Date story published: Monday, February 2, 1998
Ironically, Kentucky's only lead of the game signaled its ultimate demise.
UK a 2-0 lead with 19:35 left in the first half.
But the preceding 25 seconds should have set off a Big Blue alert. Florida deflected out of bounds not one, not two, not three, but four UK passes.
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"You could tell they came in a little emotionless," Florida guard Eddie Shannon said of the deflections. "Even though they eventually got a layup on that possession, we knew right then we were playing hard and they weren't matching our emotion."
Like a row of dominoes falling one into another, that first possession set in motion a series of events that enabled Florida to outplay and beat No. 7 Kentucky 86-78 yesterday.
unusually sluggish play and typically inadequate three-point defense, the Gators led by as much as 15 early.
"We spent the whole first half just being sloppy," forward Scott Padgett said. "Instead of crisp passes, we were just lobbing the ball around."
of all but abandoning his team's main strength, its size inside. The Cats went small in hopes of better defending Florida on the perimeter. "That didn't work," Smith grumbled after Florida hit 12 three-pointers.
Not having to contend with Mohammed and Padgett inside (a combined six shots) further emboldened the undersized Gators.
"It was nice to see (Mohammed and backup center Jamaal Magloire) on the bench," said Florida guard Kenyan Weaks, who had a career-high 24 points. "We're not that big inside and they are two of the best rebounders in the SEC, so it helped us out a lot. It was great."
When Kentucky made its inevitable rallies - fueled almost exclusively by Cameron Mills' career-high 31 points - Florida did not crumble.
" We just got outplayed by a very good team," Smith said of Florida, which in our offense. We just didn't seem to have the energy we needed to stop them and contest shots when we really needed to."
Kentucky fell to 19-3, 8-1 in the SEC after suffering its worst the season .
Playing arguably his best college game, point guard Jason Williams personally gave Florida a lead the Gators never relinquished. The first of his four three-pointers gave Florida a 3-2 lead with 19:09 left.
Williams, whose solid play belied his reputation for wild inconsistency, finished with 24 points, six rebounds, four assists, four steals and just three excusable turnovers (a five-second count, a charge and a pass where he zigged and Shannon zagged).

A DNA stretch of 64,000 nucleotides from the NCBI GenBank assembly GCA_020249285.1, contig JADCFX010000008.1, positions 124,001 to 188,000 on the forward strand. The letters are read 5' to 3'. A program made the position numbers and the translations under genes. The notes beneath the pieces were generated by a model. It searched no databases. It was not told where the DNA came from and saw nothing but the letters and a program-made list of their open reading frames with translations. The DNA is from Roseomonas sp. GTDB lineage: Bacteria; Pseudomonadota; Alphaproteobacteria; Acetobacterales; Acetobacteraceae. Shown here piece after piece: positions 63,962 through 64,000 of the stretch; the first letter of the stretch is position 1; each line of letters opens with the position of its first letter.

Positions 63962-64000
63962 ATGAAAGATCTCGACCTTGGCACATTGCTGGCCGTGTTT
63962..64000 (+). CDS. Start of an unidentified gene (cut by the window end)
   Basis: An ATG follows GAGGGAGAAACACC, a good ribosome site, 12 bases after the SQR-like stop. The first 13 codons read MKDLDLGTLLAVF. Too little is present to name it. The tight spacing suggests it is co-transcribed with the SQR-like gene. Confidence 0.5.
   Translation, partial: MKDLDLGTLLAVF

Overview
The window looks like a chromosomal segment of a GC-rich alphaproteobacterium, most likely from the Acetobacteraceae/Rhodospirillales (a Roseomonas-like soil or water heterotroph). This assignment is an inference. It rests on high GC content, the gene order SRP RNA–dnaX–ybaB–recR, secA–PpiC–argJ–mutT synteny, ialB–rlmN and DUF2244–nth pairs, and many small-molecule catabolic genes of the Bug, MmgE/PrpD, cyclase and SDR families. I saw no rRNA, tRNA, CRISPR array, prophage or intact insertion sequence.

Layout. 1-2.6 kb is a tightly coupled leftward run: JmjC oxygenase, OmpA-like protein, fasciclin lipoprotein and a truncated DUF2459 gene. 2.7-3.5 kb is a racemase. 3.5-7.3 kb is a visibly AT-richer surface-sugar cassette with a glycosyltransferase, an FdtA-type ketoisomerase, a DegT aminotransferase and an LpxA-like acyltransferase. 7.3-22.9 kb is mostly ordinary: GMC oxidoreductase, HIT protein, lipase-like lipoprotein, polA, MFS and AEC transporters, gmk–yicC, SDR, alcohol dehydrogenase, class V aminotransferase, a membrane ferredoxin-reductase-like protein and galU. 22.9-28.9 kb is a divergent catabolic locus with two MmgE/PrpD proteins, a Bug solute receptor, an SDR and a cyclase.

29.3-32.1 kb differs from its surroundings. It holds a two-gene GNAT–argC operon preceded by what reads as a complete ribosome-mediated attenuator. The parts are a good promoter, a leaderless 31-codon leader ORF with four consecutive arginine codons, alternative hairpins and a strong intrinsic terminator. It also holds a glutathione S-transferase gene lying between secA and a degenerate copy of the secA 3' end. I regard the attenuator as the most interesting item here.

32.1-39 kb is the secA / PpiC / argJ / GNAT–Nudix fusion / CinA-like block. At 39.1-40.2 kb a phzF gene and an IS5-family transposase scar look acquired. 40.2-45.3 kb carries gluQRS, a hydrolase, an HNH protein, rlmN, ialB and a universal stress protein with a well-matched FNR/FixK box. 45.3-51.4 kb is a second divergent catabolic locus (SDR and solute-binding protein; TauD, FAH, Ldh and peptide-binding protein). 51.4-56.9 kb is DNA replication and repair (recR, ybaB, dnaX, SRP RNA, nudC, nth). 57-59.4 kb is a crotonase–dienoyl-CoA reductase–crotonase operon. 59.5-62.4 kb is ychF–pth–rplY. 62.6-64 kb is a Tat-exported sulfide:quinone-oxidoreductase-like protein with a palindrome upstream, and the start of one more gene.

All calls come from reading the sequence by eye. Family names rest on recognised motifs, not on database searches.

"He did a sensational job," Florida Coach Billy Donovan said of Williams. "Getting other people shots, staying under control and getting his shots in the right spots."
A memorable fast-break layup by Williams gave Florida its largest lead, 31-16, midway through the first half. He picked off Padgett's pass from the low post and sped the length of the court. Near the basket, he beat two UK defenders, going over freshman Saul Smith, then somehow under Wayne Turner's outstretched arm.
"Nice move," Turner conceded. "I was embarrassed by it because there were two of us."
Tubby Smith punched nearly all the many buttons at his disposal. He tried a small lineup with Padgett at center. He tried a big lineup with Mohammed and freshman Mike Bradley at center and power forward.
Finally, the UK coach settled on the small lineup even though Florida's only experienced inside player, Damen Maddox, was limited to eight minutes because of fouls.
"They did a good job defending the inside," Smith said of Florida's doubling down on the low post. "That's what we wanted to do early in the game. The whole game plan was to go inside."
Three three-pointers by Mills got Kentucky to within 40-34 at halftime.
But Florida opened the second half with the first of its seven three-pointers after intermission.
Asked why Kentucky struggled again to stop the three-pointer, Smith said, "I don't know. You can't teach quickness."
Kentucky closed to within 47-45 early in the second half. But Weaks fast-break layup to relieve the pressure.
Kentucky got to within six late in the game, but Florida hit enough free throws (11 of a possible 20 free throws in the final three minutes) to win.
"Kentucky can just blow you out of the building," said Donovan, who worked as a UK assistant for five seasons under Rick Pitino.
"Getting off to a good start really helped. We made shots. We offensive rebounded and we defensive rebounded. As the game went on, our guys had a little more confidence."